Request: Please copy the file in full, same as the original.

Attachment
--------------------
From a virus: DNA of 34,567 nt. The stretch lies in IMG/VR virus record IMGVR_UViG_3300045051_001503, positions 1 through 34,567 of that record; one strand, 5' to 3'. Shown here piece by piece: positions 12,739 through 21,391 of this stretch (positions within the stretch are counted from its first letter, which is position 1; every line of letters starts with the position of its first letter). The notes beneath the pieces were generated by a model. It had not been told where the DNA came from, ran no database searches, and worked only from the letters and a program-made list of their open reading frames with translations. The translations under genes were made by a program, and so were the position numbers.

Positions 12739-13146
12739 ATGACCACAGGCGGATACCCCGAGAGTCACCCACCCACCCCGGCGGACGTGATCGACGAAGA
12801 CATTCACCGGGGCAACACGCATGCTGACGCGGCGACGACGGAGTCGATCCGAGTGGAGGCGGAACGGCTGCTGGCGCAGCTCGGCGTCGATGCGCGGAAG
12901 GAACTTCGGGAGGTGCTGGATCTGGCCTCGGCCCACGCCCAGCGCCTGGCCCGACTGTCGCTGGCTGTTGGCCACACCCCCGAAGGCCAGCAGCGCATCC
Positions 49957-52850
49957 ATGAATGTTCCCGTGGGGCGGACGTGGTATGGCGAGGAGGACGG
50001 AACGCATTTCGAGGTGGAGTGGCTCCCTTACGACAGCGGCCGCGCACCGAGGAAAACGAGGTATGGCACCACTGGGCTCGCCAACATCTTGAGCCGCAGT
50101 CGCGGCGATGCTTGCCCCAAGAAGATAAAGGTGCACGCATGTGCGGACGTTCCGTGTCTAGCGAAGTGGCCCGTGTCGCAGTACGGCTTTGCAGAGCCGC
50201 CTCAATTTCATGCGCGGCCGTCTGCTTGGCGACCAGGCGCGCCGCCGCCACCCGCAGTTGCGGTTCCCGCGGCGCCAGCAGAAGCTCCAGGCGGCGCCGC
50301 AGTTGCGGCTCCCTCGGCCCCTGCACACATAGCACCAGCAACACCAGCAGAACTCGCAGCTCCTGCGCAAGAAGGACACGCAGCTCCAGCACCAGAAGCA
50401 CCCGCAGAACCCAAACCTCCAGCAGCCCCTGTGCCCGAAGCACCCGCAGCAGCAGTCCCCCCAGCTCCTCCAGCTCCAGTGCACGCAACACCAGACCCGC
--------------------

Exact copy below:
From a virus: DNA of 34,567 nt. The stretch lies in IMG/VR virus record IMGVR_UViG_3300045051_001503, positions 1 through 34,567 of that record; one strand, 5' to 3'. Shown here piece by piece: positions 12,739 through 21,391 of this stretch (positions within the stretch are counted from its first letter, which is position 1; every line of letters starts with the position of its first letter). The notes beneath the pieces were generated by a model. It had not been told where the DNA came from, ran no database searches, and worked only from the letters and a program-made list of their open reading frames with translations. The translations under genes were made by a program, and so were the position numbers.

Positions 12739-13146
12739 ATGACCACAGGCGGATACCCCGAGAGTCACCCACCCACCCCGGCGGACGTGATCGACGAAGA
12801 CATTCACCGGGGCAACACGCATGCTGACGCGGCGACGACGGAGTCGATCCGAGTGGAGGCGGAACGGCTGCTGGCGCAGCTCGGCGTCGATGCGCGGAAG
12901 GAACTTCGGGAGGTGCTGGATCTGGCCTCGGCCCACGCCCAGCGCCTGGCCCGACTGTCGCTGGCTGTTGGCCACACCCCCGAAGGCCAGCAGCGCATCC
Positions 49957-52850
49957 ATGAATGTTCCCGTGGGGCGGACGTGGTATGGCGAGGAGGACGG
50001 AACGCATTTCGAGGTGGAGTGGCTCCCTTACGACAGCGGCCGCGCACCGAGGAAAACGAGGTATGGCACCACTGGGCTCGCCAACATCTTGAGCCGCAGT
50101 CGCGGCGATGCTTGCCCCAAGAAGATAAAGGTGCACGCATGTGCGGACGTTCCGTGTCTAGCGAAGTGGCCCGTGTCGCAGTACGGCTTTGCAGAGCCGC
50201 CTCAATTTCATGCGCGGCCGTCTGCTTGGCGACCAGGCGCGCCGCCGCCACCCGCAGTTGCGGTTCCCGCGGCGCCAGCAGAAGCTCCAGGCGGCGCCGC
50301 AGTTGCGGCTCCCTCGGCCCCTGCACACATAGCACCAGCAACACCAGCAGAACTCGCAGCTCCTGCGCAAGAAGGACACGCAGCTCCAGCACCAGAAGCA
50401 CCCGCAGAACCCAAACCTCCAGCAGCCCCTGTGCCCGAAGCACCCGCAGCAGCAGTCCCCCCAGCTCCTCCAGCTCCAGTGCACGCAACACCAGACCCGC